(1) In Boston, college student Heather Spengler (Emma Lahana) has always spent Christmas with her widowed mother, but this year wants to go to Arizona with her boyfriend. Knowing that Mom will flip out if she tells her the truth, she begs off and insists she wants to spend the holiday at school.

(2) Back home in South Woodbourne, Washington, Emily (Faith Ford) is terribly disappointed by this and decides to take the mountain to Mohammad and does a house-swap with writer Charles Johnson (Tom Cavanaugh) in Boston. The writer’s charming brother Ray (Gil Bellows, who apparently does a lot of these movies but whom I mostly remember from "Ally McBeal," and don’t ask me why I watched that show) happens by the house.

(3) Emily’s best friend Faith (Gabrielle Miller) is overcome with sympathy for Emily having to spend her first Christmas alone, and comes up from San Francisco to keep her friend company. When she arrives, she finds instead Charles, who is decidedly not charming, and is forced to impose on him for a place to stay until the next bus to Seattle, which just happens to come through South Woodbourne on Christmas. (South Woodbourne's location is pretty vague. It's described as being a hundred miles from Seattle, which coincidentally is almost the distance to Abbotsford, B.C. where it was filmed.)

Hilarity ensues and romances bloom. But we knew that.

I’ll be honest; I only watched this because Gabrielle Miller was in it. Her character on “Corner Gas” was just about the only thing that show had going for it (except for Lorne Cardinal, who’s not pretty enough to watch for very long). She doesn’t disappoint here. Bellows is his usual competent self and Faith Ford is clearly also a veteran of sappy movies.

Emily is clearly the first among equals in terms of character importance. Her widowhood isn’t just a plot trope; it’s clear that she clings to every shred of her old life through her daughter, who chafes at being conscripted as a surrogate for her late father. Charles, alas, is just a walking trope: the writer with writer’s block and a chip on his shoulder from an ex who done him wrong. But for Gabrielle Miller, I'll put up with that.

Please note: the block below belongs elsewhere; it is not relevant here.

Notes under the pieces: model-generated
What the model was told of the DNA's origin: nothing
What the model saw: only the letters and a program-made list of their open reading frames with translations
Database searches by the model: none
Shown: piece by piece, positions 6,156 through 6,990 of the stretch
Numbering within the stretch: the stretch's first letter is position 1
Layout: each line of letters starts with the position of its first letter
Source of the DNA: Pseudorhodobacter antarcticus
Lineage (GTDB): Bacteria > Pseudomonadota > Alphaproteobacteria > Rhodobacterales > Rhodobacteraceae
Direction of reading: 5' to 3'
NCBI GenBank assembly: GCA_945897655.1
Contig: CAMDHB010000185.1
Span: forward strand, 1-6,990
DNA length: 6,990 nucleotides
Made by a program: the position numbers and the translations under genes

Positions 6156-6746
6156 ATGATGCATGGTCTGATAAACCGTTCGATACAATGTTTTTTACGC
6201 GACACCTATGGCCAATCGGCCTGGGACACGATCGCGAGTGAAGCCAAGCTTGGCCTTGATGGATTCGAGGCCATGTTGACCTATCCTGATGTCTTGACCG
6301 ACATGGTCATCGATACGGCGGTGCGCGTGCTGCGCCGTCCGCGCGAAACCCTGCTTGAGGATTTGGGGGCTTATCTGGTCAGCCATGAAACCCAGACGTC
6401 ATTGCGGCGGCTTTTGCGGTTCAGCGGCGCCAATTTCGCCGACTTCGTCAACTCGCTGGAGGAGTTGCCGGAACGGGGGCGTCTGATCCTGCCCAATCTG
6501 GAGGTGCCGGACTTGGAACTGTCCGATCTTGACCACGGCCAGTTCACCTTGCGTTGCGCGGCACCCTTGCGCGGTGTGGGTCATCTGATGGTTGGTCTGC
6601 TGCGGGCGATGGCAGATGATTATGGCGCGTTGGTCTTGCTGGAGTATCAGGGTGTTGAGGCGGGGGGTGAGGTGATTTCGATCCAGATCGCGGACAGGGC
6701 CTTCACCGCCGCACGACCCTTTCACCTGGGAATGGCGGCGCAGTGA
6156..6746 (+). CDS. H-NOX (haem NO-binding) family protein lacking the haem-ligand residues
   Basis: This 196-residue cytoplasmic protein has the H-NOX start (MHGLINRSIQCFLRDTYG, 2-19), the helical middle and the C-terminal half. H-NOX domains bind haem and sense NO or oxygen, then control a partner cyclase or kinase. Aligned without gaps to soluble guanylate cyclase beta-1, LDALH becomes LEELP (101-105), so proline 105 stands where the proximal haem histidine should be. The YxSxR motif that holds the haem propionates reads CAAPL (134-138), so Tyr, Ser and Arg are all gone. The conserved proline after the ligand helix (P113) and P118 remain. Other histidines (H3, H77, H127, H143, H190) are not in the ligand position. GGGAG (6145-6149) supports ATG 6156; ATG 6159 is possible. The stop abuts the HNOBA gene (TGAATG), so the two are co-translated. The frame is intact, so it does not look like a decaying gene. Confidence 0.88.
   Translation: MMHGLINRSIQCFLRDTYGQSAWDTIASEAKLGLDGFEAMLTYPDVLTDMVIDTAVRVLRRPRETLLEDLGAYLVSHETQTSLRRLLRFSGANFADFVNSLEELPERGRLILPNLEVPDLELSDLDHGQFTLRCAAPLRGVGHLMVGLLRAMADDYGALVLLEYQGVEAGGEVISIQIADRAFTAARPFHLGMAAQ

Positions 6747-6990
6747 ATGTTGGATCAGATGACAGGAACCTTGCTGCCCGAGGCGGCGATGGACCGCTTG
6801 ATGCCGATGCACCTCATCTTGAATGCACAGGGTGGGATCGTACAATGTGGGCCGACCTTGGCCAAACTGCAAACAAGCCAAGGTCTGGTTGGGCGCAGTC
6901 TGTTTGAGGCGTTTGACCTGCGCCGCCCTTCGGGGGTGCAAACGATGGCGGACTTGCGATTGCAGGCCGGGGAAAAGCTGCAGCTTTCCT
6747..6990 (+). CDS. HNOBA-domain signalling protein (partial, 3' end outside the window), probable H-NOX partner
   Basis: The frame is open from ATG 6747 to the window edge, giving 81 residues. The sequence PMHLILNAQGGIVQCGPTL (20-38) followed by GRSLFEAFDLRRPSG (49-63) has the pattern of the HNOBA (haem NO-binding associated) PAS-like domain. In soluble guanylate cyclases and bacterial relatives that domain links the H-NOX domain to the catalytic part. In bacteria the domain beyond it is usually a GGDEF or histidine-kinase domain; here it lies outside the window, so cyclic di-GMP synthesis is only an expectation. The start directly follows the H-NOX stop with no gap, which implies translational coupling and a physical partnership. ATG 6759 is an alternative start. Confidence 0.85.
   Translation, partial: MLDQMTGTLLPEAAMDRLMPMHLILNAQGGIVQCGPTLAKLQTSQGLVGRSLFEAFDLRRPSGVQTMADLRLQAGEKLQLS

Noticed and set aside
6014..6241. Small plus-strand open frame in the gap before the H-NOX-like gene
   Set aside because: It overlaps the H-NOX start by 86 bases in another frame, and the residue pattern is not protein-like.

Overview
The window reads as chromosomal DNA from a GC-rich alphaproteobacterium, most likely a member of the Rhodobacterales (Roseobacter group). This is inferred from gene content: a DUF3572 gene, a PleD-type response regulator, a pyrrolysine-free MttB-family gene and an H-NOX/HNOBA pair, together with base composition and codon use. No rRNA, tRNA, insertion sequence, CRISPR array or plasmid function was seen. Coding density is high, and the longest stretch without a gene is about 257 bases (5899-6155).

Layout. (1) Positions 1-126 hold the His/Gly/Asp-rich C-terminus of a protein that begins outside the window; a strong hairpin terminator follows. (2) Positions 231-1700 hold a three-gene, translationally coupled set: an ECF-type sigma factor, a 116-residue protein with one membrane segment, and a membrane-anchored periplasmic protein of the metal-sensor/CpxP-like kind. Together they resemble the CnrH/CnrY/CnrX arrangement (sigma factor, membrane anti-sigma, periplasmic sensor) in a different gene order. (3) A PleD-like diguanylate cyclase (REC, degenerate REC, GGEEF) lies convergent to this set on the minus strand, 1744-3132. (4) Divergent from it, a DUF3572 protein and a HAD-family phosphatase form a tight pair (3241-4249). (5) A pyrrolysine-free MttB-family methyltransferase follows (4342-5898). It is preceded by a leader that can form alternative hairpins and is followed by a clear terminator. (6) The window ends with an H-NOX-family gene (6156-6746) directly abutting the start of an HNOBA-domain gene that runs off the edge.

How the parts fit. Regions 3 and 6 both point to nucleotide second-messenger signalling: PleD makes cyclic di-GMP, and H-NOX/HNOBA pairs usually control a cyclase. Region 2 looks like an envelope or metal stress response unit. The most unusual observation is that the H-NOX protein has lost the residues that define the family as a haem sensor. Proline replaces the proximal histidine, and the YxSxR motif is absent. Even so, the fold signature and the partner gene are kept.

It’s clean and innocent, as Christmas should be. Enjoy. And leave a comment.

Sunday, December 04, 2016

Why did I enjoy this movie?

Seriously, why? I’m still cudgeling my brain about what aspect of Crown for Christmas I liked. I don't mean to be overly hard on it. The film was sweet and pleasant and I came away feeling good for having seen it. And that's what a cheesy Christmas movie should do, right? Mission accomplished. I'm just trying to parse why it did.

It can’t be the acting (in general; more on that anon). That was textbook recitation more than anything. Courteous courtiers, jovial servants, a nasty spoiled aristocrat, a single father who just happens to be a king. They weren’t so much dramatic roles as cogs in a machine.

And for the love of heaven don’t get me started on the realism. By which I mean there was none. At all. Whatsoever. Not a setting, not a plot point, not a single syllable of dialogue was plausible. Kings do not have their marriages arranged against their will. Servants and royalty do not all speak the Queen’s English in the same accent. In fact, there are no English-speaking countries at all on the European continent (except the Duchy of Grand Fenwick). Hotel maids in New York are not (so far as I know) fired merely for making eye contact with a guest. And that’s not even getting into the actual fairy-tale elements of the story, which strain believability like a piece of gum stuck to your shoe on a hot day.

(Several IMDb commenters pointed out that the proper mode of address for kings is “Your Majesty” rather than “Your Highness.” Technically true, although they are sometimes styled as “highness” in other contexts. Anyway, my understanding is that today they tend to prefer “sir.” Believe me, that’s the least of the film’s credibility problems.)

So back to the original question: why did I enjoy a film with so many howlers? Because, in the end, I actually did. I think maybe it’s because Danica McKellar doesn’t seem to be acting. I don’t mean that she’s a really good actress, although she may be with other material. I mean that I’m not sure she actually knew that the whole thing wasn’t real life, like maybe instead of a script they gave her hallucinogens and just let her interact with the cast. Also, the little girl (played sparklingly by Ellie Botterill) was so charming and delightful that the rest of the cast didn’t really need to be anything but her props.

So, like Abraham’s ten righteous men of Sodom, for the sake of those two actresses the film can be spared from the flames. Behold!

(Check out my other movie reviews here.)

Thursday, December 01, 2016

A poetic interlude

Salvaged from the Crappy Poetry Corner at the now-defunct “Bob From Accounting” website. I’m not sure why I bothered to track it down; it just seems to fit with my newfound holiday spirit.

Christmas in New Hampshire

by Debby, Roanoke, Virginia

The snowy white of Christmas
Basking together in the warmth